Thinking Transnational Feminisms Summer Institute 2014

Thinking Transnational Feminisms Summer Institute

July 7-11, 2014
Columbus, Ohio

If you have any questions about the institute, please contact tfsi@osu.edu

To enroll in your assigned and preferred workshop sessions, you must update your registration online

Welcome Packet [.pdf]

TFSI Email Listserv

TFSI Facebook Page

Important Dates:
1.  March 31, 2014: Initial registrations must be submitted online.
2.  April 30, 2014: Registration must be paid in full.  No refunds will be given after this date.  You must contact us before this date to request a refund.
3.  May 31, 2014: Final papers must be uploaded in the registration form.

Thinking Transnational Feminisms is a collaborative five-day summer institute organized by and for feminist scholars who are engaging the transnational as a process, a critique, a paradigm, and/or a characteristic of social movement in their scholarship to make sense of these multiple, sometimes contradictory, approaches and concepts.  We invite graduate students, emerging, and established scholars to join us in exploring and sharpening our understanding of where the field of “transnational feminisms” is and where it is going by sharing and critiquing each others’ work in progress.


This institute will build the field of transnational feminisms by producing a sustained conversation and providing mentorship to produce a denser, more shared sense of what we mean when we use the terms of this quickly growing but contested field. We will revisit the goals of transnational feminist critiques and evaluate the current state of transnational feminist research.  In doing so, we seek to capture the radical potential of a transnational feminist critique that does not reproduce the inequalities of power inherent in international relations and the global economy.  Instead, we hope to intervene and propose alternate models for transnational projects of social justice globally.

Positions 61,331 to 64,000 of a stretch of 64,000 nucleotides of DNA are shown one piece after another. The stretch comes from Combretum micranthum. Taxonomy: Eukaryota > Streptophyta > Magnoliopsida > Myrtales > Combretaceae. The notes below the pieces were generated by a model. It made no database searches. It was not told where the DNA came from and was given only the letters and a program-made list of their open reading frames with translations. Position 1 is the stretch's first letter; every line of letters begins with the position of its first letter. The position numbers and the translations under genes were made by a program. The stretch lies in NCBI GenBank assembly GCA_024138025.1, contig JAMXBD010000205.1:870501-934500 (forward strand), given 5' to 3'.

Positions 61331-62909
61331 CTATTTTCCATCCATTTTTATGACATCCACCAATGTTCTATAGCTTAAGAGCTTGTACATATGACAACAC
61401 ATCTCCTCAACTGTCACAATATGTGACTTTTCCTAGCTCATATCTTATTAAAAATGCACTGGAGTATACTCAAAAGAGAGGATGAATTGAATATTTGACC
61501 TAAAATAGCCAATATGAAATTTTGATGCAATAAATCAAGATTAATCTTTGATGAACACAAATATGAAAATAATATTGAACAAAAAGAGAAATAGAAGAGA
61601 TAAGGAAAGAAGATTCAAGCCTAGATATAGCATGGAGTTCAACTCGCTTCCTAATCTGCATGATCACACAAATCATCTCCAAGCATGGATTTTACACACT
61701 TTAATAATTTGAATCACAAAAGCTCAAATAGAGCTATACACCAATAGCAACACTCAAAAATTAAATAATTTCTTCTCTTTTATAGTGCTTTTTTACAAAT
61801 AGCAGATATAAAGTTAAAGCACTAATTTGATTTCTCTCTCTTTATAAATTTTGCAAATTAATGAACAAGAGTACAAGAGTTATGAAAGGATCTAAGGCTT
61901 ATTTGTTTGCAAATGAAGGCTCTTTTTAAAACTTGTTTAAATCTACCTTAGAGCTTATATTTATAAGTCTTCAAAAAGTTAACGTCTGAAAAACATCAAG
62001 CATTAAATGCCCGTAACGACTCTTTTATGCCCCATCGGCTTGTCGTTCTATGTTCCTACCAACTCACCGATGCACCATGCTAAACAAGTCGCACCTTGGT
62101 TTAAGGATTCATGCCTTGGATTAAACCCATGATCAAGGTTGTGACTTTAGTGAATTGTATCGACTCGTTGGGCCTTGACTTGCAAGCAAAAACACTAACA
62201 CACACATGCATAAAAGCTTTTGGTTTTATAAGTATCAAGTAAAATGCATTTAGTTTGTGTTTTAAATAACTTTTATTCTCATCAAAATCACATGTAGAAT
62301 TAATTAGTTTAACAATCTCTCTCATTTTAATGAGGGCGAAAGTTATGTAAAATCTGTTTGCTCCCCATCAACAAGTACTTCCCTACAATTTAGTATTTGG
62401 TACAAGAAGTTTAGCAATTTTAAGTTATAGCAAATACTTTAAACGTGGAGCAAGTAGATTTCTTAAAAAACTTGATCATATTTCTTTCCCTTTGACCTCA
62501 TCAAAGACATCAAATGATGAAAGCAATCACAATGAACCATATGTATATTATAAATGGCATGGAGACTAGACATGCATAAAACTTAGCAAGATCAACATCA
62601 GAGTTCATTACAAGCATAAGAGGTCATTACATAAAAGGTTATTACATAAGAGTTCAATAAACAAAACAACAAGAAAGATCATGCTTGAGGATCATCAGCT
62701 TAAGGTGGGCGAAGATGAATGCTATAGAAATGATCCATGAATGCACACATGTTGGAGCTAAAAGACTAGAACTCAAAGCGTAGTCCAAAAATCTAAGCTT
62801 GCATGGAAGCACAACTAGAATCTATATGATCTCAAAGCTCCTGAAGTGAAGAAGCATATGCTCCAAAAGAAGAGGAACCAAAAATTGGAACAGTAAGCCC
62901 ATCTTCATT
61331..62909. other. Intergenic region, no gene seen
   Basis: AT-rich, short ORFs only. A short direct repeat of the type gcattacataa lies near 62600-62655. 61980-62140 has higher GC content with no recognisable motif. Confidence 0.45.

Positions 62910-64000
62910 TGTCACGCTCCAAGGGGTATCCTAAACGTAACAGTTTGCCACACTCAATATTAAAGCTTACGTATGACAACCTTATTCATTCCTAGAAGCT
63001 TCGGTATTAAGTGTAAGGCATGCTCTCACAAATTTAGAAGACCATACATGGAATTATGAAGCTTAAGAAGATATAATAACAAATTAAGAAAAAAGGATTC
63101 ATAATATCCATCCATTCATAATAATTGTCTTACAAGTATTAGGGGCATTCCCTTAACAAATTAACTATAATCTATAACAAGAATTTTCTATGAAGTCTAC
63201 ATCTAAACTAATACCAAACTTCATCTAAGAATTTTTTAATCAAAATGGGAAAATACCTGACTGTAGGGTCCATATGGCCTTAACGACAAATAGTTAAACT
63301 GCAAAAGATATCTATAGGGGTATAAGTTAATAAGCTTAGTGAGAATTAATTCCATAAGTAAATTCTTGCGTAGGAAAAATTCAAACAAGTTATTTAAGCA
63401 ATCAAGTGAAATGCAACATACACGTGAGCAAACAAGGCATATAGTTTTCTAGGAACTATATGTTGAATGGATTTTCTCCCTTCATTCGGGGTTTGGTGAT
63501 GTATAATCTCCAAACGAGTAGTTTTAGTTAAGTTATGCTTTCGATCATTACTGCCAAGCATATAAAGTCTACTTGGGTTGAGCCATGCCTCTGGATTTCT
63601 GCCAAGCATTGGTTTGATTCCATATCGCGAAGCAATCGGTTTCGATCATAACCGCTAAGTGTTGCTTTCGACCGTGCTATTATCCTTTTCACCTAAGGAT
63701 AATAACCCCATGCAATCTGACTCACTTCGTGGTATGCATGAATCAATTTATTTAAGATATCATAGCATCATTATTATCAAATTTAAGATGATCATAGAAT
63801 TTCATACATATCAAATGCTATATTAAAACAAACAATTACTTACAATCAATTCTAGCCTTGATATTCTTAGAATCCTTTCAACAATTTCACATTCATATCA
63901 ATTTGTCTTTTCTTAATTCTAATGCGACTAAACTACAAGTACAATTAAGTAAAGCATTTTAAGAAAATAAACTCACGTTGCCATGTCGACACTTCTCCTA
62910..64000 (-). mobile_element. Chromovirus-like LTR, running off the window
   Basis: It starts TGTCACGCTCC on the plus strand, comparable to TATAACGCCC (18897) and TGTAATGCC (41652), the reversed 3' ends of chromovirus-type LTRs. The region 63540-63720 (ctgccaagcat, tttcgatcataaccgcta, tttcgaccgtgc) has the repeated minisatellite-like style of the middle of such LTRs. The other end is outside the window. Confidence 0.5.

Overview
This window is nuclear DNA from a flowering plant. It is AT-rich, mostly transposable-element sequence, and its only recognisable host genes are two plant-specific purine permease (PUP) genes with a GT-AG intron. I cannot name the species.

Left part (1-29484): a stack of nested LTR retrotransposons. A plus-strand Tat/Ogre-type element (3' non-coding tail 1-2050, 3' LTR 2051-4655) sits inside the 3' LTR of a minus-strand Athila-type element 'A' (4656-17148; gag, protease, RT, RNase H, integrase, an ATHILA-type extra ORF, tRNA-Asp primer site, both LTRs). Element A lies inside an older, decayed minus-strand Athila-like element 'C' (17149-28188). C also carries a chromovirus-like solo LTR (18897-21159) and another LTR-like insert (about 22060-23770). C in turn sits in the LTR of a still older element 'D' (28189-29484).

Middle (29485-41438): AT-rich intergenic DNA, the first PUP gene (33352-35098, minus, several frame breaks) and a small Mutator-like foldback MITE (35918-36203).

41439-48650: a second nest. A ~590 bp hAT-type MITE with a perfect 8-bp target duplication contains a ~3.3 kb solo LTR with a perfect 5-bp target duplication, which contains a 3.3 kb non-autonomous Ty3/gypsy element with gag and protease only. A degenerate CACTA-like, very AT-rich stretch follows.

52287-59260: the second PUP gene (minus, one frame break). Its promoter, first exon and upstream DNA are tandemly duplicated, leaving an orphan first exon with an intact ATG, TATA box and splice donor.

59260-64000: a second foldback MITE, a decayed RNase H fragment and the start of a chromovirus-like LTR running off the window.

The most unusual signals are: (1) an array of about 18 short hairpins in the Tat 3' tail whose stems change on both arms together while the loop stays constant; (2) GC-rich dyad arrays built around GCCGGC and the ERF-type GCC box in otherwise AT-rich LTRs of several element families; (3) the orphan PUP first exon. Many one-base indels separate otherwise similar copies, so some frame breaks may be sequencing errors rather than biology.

We welcome established and emerging scholars from various institutions and disciplinary locations who are working at the borders (both physical and epistemic) of feminist theorizing.  We especially invite non-U.S. based scholars to participate in this institute to contribute to the work of decentering U.S. academic practices in thinking through transnational feminist knowledge production and engagements.   Our goals are to facilitate dialogue on transnational feminism’s potentialities and continued erasures, as well as the possibilities of models for coalition building among feminist activists across nation-state borders both locally and globally.  The institute will feature two types of sessions: 

  1. Paper workshops that help authors refine their research and writing and advance our collective understanding of transnational feminism.  We envision limiting these sessions to 24 authors to facilitate in depth engagement among all institute participants.
  2. Roundtables that tackle “big” issues in transnational feminism.  Roundtable themes that we plan to explore may include:
    1. Geographic Metanarratives:  How does the geographic orientation of scholarship influence the study and praxis of transnational feminism?
    2. Methodologies:  As scholars, how do we “do transnational feminism”?
    3. Practices, Styles, and Spaces:  What key infrastructures have shaped transnational feminism? 
    4. The Stakes:  How do the perspectives offered in transnational feminism influence our core analytical categories and insights as scholars?
    5. The “Body” Politic:  How does interrogation of the nation-state and its practices inform transnational feminism in discussions of immigration, sexuality, and bodily forms of discipline and pleasure?
    6. Indigenous Transnational Feminisms:  What does feminism mean for indigenous peoples whose lived experiences often are shaped by differential relations to the nation state? How does the idea of the transnational operate across borders between indigenous nations and settler colonial nation-states?
    7. Labor, Transnational Capital and Feminist Futures:  What can we learn and reclaim by reassessing transnational feminist socialist projects of the past and present? Where and how have the “red roots” of American feminism grown?   How do different imaginings of labor and justice shape and constrain cross-national, cross-industry and/or cross-issue activism?


Fragrance Free Policy
We ask that, in the interest of supporting our colleagues with sensitivity to alcohols and scent, that perfumes or fragrances NOT worn by participants in this workshop series. Perfumes and fragrances (including scented lotions) can negatively affect people with multiple chemical sensitive syndrome (MCS), asthma, and/or autoimmune disorders. For every 100 people in America, there is an average of 10 with asthma, 20 with an autoimmune disorder and/or 12.5 with MCS.

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